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Cabinet Maker's Efficiency Gains Hinge On RFID
Custom Cupboards is believed to be the first cabinet maker to use an RFID system to route materials through production and automatically direct assembly, inspection and packaging processes.
Dec 03, 2008—This article was originally published by RFID Update.
December 3, 2008—Careful carpenters follow the maxim "Measure twice, cut once." That phrase may give way to "Tag and read before you cut" at Custom Cupboards, a $33 million cabinet maker headquartered in Wichita, Kansas. Custom Cupboards became the first firm to use an RFID-driven production management system that was developed by Stiles Machinery, which provides production equipment and process solutions for wood products manufacturers.
Custom Cupboards uses the RFID system from Stiles to track work in process and to automatically guide production equipment. Materials needed for an order are kitted and a Gen2 RFID tag is permanently applied to one of the pieces at the start of the production process. When materials arrive at a production station the RFID tag is read to automatically identify the job order in Custom Cupboards's automated production control system, which Stiles provided. The production equipment then automatically makes the cuts or performs other activity required for the specific job, without requiring operator intervention to set up the machine. Some operations are performed by robotic assembly.
"The system guides operators through what you want them to do, so they don't have to worry about it or look up anything," David Kuramazusampson, Stiles' software development supervisor, told RFID Update. "Before, everything was done with paperwork."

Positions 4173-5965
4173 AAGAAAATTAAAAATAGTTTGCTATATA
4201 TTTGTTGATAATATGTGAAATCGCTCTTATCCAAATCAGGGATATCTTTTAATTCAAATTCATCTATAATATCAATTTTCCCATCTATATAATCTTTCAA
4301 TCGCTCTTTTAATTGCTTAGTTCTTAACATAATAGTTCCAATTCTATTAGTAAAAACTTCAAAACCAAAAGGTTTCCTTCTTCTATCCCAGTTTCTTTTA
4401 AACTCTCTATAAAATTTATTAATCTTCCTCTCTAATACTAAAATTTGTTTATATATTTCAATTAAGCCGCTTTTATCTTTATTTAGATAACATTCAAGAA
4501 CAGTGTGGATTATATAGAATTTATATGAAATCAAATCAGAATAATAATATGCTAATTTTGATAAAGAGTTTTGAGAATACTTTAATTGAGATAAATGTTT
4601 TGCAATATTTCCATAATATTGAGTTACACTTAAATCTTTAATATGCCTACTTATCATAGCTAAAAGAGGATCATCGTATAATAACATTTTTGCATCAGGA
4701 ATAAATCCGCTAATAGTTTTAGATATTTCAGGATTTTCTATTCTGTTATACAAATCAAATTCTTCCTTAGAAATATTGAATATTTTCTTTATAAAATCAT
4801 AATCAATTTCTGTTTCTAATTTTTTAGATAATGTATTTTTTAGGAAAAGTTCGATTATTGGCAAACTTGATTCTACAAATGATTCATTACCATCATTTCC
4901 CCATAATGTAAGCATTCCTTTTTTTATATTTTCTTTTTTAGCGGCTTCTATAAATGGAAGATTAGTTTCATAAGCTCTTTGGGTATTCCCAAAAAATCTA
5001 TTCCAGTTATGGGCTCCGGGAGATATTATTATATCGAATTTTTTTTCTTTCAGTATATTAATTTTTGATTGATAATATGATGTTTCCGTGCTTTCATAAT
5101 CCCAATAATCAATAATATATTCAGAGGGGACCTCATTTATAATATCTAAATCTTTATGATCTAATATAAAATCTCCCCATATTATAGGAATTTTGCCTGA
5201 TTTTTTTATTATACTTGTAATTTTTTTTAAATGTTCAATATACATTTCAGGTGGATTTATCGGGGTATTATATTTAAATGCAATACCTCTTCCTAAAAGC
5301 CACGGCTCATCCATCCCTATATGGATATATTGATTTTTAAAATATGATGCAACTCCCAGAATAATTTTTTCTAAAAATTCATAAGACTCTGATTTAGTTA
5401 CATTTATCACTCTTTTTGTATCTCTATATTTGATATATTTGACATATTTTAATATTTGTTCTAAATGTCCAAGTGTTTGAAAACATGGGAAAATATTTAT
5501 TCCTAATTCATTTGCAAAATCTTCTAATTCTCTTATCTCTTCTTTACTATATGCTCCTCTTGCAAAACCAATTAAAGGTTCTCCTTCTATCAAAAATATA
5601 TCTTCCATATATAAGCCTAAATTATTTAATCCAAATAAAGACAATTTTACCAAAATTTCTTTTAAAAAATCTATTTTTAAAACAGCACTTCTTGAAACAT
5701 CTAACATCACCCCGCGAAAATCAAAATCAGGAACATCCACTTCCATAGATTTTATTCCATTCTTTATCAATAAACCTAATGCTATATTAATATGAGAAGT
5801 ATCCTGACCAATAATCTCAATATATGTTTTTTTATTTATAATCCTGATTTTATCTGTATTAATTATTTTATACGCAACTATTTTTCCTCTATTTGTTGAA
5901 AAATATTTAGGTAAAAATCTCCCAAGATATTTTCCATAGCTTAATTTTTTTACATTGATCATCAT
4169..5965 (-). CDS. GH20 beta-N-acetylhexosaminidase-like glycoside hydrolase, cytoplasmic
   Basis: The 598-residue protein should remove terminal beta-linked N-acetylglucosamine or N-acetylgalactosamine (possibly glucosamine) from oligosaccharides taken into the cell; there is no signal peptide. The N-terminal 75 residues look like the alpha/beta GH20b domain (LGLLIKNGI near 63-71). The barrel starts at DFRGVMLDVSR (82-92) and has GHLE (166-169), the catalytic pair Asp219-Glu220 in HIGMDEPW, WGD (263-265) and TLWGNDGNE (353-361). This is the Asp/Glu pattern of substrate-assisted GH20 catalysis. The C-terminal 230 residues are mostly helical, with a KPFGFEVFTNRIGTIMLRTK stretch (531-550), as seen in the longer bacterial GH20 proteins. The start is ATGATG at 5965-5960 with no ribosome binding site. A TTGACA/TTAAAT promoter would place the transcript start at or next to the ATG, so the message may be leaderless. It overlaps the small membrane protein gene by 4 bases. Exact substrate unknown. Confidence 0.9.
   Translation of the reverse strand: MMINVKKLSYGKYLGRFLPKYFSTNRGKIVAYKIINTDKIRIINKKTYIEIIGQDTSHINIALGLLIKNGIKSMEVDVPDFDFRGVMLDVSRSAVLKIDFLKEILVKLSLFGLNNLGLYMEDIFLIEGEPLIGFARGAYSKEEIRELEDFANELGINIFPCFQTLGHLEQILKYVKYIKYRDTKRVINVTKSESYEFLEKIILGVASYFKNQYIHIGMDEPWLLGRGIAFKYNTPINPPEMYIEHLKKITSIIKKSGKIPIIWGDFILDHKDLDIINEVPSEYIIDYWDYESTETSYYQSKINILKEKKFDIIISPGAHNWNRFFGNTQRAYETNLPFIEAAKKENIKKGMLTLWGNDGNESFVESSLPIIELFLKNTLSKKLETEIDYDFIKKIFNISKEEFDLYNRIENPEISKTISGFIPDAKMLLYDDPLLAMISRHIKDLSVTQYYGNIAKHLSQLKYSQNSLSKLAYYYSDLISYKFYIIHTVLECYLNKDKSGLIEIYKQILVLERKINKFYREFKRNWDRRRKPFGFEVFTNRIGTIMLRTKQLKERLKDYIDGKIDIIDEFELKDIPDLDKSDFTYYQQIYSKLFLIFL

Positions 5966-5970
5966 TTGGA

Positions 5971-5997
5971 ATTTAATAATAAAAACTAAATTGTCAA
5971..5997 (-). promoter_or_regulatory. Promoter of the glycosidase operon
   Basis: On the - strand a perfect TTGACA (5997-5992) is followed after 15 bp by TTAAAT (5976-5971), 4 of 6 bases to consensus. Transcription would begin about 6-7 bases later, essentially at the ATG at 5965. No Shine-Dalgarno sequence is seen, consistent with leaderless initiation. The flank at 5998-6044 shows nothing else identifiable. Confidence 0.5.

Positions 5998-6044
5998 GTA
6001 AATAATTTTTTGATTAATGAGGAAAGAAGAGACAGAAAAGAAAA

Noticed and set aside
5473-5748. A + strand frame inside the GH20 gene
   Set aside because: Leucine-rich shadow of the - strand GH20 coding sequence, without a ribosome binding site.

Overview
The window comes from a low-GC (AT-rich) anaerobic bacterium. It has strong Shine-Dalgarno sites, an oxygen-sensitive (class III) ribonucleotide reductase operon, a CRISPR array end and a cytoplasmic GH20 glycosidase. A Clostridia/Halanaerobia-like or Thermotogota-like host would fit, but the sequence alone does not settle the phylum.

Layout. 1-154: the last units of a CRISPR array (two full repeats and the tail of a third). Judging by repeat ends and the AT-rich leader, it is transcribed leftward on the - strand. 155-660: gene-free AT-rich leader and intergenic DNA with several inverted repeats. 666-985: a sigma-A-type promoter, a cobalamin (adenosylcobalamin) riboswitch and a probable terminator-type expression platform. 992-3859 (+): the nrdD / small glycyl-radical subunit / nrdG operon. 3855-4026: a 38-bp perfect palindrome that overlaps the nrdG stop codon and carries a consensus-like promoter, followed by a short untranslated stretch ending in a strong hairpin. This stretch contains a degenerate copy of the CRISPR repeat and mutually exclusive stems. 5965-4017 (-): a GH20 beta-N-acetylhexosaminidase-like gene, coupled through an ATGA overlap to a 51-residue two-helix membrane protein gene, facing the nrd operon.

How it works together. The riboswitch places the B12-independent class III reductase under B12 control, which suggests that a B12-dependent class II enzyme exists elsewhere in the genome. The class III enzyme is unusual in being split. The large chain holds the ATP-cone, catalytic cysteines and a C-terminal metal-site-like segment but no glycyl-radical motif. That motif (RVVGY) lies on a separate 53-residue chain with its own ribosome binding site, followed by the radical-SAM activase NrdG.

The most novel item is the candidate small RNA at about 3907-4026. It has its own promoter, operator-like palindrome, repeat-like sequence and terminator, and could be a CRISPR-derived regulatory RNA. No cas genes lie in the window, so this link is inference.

A total of five RFID readers (three fixed-position readers from Alien Technology and two Motorola handhelds) are used. RFID-enabled automated operations include production, quality inspection and box making for the finished product. Custom Cupboards plans to extend its use of RFID to shipping operations, Kuramazusampson said.
Custom Cupboards credits the RFID system for improving manufacturing throughput by approximately 10 percent, including a 50 percent improvement in the final inspection process. The workflow data also helps pinpoint process and quality problems and reduce waste.
Other wood products manufacturers could attain similar results, Kuramazusampson said. Tight production control is especially important for Custom Cupboards and other woodworkers because many products are custom ordered and not mass produced.
"I think benefits could be fairly standard," he said, and noted other plants are testing the system. "The ROI is something our industry still has a hard time understanding, because companies have difficulty pinpointing what they are really spending to manufacture and how much errors cost."
Finnish firm Honkarakenne uses a similar system on a larger scale -- the pre-fabricated housing manufacturer uses RFID tags on logs to communicate milling instructions to produce the lumber required for each house kit (see Log House Maker Using RFID to Track Material).
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